FORWARD PRIZES: When did you start writing poetry and what drew you into it?
CECILIA KNAPP: I confess it was a total accident. I didn’t know poetry was a career and I certainly didn’t know about the (vivid and alive) contemporary British poetry scene until I stumbled across a free spoken word workshop at the Roundhouse when I was eighteen. The poetry community became visible to me after this, suddenly I was going to readings and seeing the most incredible poets, live on stage, reading poems that felt so new, original, playful and spoke to the current moment. It sparked my love, it led me to voraciously read and watch a wide range of poetry, seek out other free workshops (I was young and broke, thank you Apples and Snakes and other arts charities!) and get the courage to start writing and performing.
FP: Please talk about your development as a writer of poems. Tell us when you first felt you were a poet and how it went from there.
CK: I think when everyone starts out, it’s like trying on a bunch of different hats. Am I a floppy hat person? How about a beret? My poems didn’t have a voice for a while, I was learning and reading and digesting like an eager little sponge. It was fun. But when I started to discover and land on the poems for my first collection, poems that felt like they were speaking to each other and might cohere into a body of work, I felt I knew a bit more about who I was as a writer, what I wanted to write about and how. It was a bit of a step change and a focus. A lot of this was to do with kind mentors and editors encouraging me to nudge through certain doors that were, until then, only ajar. They gave me permission to write my poems in my voice, to find the things I enjoyed and write into them. Something clicked then. I had a body of work that I was proud of. Though I do believe that anyone can, and should, say they’re a poet, regardless of where they are in their poetry life. Not all journeys are the same, and there aren’t arbitrary markers to identify you as a poet who has ‘arrived.’ It’s hard to define what feeling like a poet is, but I think all it takes is just a real love for poems; reading them, delighting in them, writing them.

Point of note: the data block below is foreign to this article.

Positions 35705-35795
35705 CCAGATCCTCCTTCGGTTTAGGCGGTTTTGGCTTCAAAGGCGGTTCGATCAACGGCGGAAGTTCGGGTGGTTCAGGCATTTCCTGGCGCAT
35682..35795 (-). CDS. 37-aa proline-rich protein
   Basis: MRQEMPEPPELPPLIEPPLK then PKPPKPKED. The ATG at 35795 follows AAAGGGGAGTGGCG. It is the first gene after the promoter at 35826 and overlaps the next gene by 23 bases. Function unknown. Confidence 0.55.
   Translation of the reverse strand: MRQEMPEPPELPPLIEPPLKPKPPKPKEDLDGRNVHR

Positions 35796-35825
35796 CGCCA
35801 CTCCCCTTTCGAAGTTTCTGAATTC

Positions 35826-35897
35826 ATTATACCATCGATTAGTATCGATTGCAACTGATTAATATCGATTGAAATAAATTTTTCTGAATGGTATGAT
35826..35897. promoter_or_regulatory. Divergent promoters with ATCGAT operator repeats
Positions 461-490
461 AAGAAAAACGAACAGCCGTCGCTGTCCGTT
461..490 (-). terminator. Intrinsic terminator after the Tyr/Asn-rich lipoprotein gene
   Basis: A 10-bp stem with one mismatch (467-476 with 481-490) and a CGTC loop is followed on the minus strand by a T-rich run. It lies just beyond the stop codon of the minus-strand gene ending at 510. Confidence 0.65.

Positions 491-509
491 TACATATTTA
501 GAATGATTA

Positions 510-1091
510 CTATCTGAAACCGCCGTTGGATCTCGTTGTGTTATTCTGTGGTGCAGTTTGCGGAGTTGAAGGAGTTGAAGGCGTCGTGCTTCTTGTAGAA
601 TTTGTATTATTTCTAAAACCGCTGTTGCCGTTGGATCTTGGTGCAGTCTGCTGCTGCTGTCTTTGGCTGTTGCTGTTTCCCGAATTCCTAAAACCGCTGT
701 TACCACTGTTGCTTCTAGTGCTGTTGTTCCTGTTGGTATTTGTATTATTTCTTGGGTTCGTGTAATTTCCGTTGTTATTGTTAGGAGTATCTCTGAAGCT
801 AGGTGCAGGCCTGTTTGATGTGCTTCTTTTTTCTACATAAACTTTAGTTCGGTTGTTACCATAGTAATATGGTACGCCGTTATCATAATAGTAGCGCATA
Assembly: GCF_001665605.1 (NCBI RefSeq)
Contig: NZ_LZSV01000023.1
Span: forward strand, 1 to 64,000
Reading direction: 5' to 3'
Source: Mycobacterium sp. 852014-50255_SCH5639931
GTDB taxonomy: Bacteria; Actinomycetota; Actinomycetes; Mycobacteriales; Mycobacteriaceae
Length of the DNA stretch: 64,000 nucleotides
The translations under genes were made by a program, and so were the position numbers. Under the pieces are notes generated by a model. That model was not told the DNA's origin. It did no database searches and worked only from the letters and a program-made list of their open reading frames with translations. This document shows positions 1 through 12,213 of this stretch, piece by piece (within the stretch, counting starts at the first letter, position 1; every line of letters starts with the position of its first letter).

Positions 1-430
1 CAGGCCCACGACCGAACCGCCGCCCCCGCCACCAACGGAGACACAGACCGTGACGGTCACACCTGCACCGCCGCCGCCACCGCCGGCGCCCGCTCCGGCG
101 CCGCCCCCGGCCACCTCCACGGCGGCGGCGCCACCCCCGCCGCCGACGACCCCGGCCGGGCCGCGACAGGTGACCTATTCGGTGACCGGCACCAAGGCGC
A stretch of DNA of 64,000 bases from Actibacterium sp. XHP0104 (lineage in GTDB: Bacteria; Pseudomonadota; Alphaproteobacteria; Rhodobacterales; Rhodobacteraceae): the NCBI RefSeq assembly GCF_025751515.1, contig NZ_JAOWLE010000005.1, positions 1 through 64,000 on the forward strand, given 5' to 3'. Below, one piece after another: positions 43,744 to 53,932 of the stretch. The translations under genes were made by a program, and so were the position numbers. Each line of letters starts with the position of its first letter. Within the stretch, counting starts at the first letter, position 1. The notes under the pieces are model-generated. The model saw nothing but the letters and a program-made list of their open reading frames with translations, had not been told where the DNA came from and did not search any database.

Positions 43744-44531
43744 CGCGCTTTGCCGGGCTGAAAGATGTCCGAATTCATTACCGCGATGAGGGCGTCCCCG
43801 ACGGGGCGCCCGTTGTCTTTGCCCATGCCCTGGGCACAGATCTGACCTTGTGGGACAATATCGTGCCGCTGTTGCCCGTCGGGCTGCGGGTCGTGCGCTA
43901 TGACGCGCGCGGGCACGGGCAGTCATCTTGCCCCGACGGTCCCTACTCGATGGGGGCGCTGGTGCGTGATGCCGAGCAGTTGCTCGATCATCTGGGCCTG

FP: What does being shortlisted for the Forward Prizes mean for you?
CK: I don’t really write with an audience in mind. Writing is a process of discovery; how do I find the language for this vast internal territory I am slipping around on? I write and I am alone, nudging language around a page. Then I nervously share it with some trusted friends. Then I send it out into the world not knowing what will happen but hoping something will. To know that this poem has not only been read but that it’s had some sort of impact is just incredibly affirming and connecting. I read poetry because it allows me to empathise with others, to see the world a little differently, to understand more deeply a particular feeling or uncertainty. If my poem can do that for someone else, I feel part of a huge community, an ongoing exchange of writing, sharing and reading, and that’s an honour I do not underestimate.
FP: Please tell us about the genesis of your shortlisted poem. Is it part of a collection or sequence? Where can a reader find more by you?
CK: The poem is from Peach Pig my debut collection forthcoming with Corsair on the 6th October. Amongst other things, the poems look, in lots of different ways, at the death of my older brother to suicide following years of addiction. The shortlisted poem is a space for one aspect of grief; the surrealness and mundanity of life without the person you adored, the macabre humour we lean into to cope, the precarity of memory, the unanswerable questions you are left with. I think I’ll be writing about grief forever. Every time I think I have found a way to express the experience of grief, it slips and changes with time, and I am sat again at my desk with the cat, writing a new poem, this time from a new angle.
FP: Which poets do you admire most and what do you value in their work?
CK: Too many to list! Caroline Bird taught me about finding the joy in writing, the impossibility of what we do and how that can be ultimately freeing and generative. Rachel Long gave me permission to say the things in poems I thought I ‘wasn’t supposed to say.’ Natalie Shapero is endlessly hilarious and devastating. Gboyega Odubanjo is a delight to read and watch; his voice is compelling and original. I always go back to James Tate and Frank O’Hara and Anne Carson. Lately I’ve enjoyed reading Hannah Sullivan, Jack Underwood and Rachael Allen – the contemporary poetry community is just abundant with brilliant, distinct voices.
FP: What is next for you as a poet?
CK: My collection is out on the 6th October. I have been working on it in some way for over a decade. I think I’m ready to release it, and in the releasing of it, see what that opens up in my new poems. I write novels too, my debut Little Boxes was published in March and I have a new one in the pipeline. And I teach as well- it’s something I love to do, to talk about poetry and all it can do for us. So more of that I hope.
FP: What advice would you give to anyone starting out in poetry today?
CK: Don’t be afraid to write about the things you want to, in a voice that feels right for you. And have fun. Don’t take it too seriously. That’s when the magic happens.